The Bryan Planning and Zoning Commission will have a public hearing Thursday on a proposal to eliminate the MU-1 mixed-use residential district zoning, which would affect where manufactured homes could be installed within the city limits.
Currently, the mixed-use residential district is the only zoning district that allows manufactured homes on individual lots. A P&Z subcommittee that has been studying conditions related to manufactured housing for several months is recommending that the city’s zoning ordinance be amended to eliminate that district and convert those existing properties to the Residential District RD-5 zoning.
Manufactured homes would still be allowed to be installed in Bryan’s roughly 30 mobile home communities, and existing homes would be grandfathered in. If passed — planning and zoning commissioners will make a recommendation, but the City Council has final approval — the amendment would no longer allow the new installation of manufactured homes on individual lots.
P&Z Chair Bobby Gutierrez said the subcommittee’s research came out of recommendations from the city’s comprehensive plan. The MU-1 zoning was established several decades ago as a temporary zoning classification as the city was still developing, Gutierrez said.
Similar to Bryan’s studies on detached shared housing, the housing type commonly referred to as “stealth dorms” or “Ag shacks,” Gutierrez said the subcommittee found a number of concerns with manufactured homes in established neighborhoods related to quality, lack of price appreciation and compatibility with surrounding housing.
According to a city memorandum, the subcommittee found that “continuing to allow the installation of manufactured homes on individual lots will create conditions having a long-term negative effect on the welfare of the public.”
“It’s our job as a city to make sure we protect everybody and protect their housing options and the values of their homes going forward, because it essentially lowers the values of the house next door,” Gutierrez said.
The majority of manufactured homes in the existing MU-1 zoning are located in Single Member Districts 1 and 2, he said, and about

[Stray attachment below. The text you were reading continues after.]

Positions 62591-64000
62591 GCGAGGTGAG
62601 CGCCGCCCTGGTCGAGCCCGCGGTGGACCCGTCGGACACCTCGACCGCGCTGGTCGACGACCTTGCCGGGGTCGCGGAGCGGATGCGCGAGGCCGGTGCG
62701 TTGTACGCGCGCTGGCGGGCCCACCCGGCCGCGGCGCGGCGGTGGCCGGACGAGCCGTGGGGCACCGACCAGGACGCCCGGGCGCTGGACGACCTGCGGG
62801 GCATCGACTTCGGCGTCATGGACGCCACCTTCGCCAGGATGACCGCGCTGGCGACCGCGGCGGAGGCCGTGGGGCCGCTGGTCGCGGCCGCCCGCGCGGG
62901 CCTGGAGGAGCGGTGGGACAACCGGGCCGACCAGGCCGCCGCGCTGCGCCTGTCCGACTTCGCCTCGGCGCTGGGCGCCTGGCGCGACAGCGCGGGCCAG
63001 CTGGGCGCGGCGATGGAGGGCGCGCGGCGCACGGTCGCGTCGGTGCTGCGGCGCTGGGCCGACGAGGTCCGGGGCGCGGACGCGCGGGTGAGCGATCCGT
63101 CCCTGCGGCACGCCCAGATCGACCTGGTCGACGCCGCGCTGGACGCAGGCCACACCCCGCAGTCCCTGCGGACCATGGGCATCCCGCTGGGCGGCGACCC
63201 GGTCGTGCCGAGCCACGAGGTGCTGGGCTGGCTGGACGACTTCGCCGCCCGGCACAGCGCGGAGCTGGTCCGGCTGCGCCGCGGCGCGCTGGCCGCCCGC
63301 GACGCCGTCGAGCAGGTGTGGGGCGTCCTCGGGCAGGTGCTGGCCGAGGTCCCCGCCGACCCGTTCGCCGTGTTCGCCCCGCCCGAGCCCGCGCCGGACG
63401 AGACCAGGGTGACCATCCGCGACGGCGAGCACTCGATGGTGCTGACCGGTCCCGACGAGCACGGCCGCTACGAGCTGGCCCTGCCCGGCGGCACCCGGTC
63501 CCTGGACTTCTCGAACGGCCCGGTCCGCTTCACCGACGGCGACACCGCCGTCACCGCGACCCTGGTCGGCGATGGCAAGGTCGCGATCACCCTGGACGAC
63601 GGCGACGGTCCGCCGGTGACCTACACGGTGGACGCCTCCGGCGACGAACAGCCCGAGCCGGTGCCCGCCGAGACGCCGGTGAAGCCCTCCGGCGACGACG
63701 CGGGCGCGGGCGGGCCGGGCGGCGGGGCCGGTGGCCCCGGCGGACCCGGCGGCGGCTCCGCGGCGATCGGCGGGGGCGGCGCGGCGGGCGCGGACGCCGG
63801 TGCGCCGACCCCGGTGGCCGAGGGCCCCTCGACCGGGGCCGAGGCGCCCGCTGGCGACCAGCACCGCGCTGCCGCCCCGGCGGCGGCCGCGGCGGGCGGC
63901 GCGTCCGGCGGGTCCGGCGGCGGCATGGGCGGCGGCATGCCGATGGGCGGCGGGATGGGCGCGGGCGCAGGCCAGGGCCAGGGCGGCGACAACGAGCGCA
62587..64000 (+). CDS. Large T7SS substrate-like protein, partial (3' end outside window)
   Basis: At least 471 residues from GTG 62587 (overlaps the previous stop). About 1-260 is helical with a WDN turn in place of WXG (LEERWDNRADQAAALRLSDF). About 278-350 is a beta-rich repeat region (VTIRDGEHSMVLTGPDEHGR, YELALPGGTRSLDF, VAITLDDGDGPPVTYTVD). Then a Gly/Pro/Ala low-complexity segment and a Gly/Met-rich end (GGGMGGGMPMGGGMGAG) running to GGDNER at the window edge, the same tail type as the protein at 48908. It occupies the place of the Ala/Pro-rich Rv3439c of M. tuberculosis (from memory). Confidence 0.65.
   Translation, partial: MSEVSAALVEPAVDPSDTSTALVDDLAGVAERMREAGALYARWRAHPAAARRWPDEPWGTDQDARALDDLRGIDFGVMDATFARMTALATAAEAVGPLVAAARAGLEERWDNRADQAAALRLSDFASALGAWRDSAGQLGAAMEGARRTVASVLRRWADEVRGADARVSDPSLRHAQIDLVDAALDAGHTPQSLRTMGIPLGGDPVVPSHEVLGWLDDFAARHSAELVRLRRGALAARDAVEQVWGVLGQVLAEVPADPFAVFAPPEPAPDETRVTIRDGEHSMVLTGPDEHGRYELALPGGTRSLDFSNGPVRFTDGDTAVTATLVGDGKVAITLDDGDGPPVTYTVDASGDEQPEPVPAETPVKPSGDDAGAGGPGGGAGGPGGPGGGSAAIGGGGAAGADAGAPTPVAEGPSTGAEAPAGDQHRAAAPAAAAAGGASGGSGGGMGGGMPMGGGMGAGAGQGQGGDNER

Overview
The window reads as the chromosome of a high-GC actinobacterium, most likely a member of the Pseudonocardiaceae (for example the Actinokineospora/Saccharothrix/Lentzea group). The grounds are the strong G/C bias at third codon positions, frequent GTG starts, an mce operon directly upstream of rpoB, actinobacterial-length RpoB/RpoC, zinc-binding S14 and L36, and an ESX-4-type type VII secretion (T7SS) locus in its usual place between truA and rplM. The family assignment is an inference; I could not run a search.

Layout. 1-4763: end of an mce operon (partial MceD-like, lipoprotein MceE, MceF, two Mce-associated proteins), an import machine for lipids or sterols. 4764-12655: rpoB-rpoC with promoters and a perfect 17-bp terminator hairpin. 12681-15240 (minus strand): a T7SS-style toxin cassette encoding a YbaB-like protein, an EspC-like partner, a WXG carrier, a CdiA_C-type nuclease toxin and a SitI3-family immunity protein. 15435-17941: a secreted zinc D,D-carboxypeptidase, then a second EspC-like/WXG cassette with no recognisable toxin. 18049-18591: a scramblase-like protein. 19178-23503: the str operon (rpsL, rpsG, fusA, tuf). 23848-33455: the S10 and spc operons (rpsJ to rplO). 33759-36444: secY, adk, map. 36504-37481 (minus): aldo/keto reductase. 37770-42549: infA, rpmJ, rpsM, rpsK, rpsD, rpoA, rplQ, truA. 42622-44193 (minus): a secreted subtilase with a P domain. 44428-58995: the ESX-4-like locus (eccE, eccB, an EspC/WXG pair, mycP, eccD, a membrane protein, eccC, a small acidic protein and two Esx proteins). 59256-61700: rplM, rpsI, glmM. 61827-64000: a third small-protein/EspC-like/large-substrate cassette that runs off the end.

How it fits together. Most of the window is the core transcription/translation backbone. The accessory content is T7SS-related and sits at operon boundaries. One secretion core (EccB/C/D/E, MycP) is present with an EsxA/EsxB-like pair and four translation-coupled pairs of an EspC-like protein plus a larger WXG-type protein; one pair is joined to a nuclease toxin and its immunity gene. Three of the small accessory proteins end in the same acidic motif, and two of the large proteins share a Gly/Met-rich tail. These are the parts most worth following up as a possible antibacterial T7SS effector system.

85 percent of them are not owner-occupied. According to the city, there about 1,800 manufactured homes in the city’s mobile home communities, and 1,700 on individual lots.
Gutierrez described having manufactured homes in neighborhoods as primarily a neighborhood preservation, property rights and zoning issue.
If the recommendation passes, existing manufactured homes on individually platted lots would be considered legally allowed but nonconforming under the new RD-5 zoning. Under state law, the owners of those homes would be allowed to keep their existing manufactured homes on the rezoned properties and would be able to perform a one-time replacement before new housing on the properties would have to conform to the new zoning. The amendment to the zoning ordinance would stop new infill manufactured housing from being placed on individual lots, and over the course of several decades consolidate the housing types into mobile home parks.
Gutierrez said the subcommittee has also recommended establishing a “rolling clock” that limits the installation of previously occupied manufactured home units to only those manufactured within five years of the installation. He said this would be a public safety measure.
A public hearing will be held on the issue at Thursday’s special meeting. Gutierrez said he hopes to hear feedback from individuals who live in manufactured homes on how the proposal would affect them. The meeting begins at 6 p.m. at 300 South Texas Ave.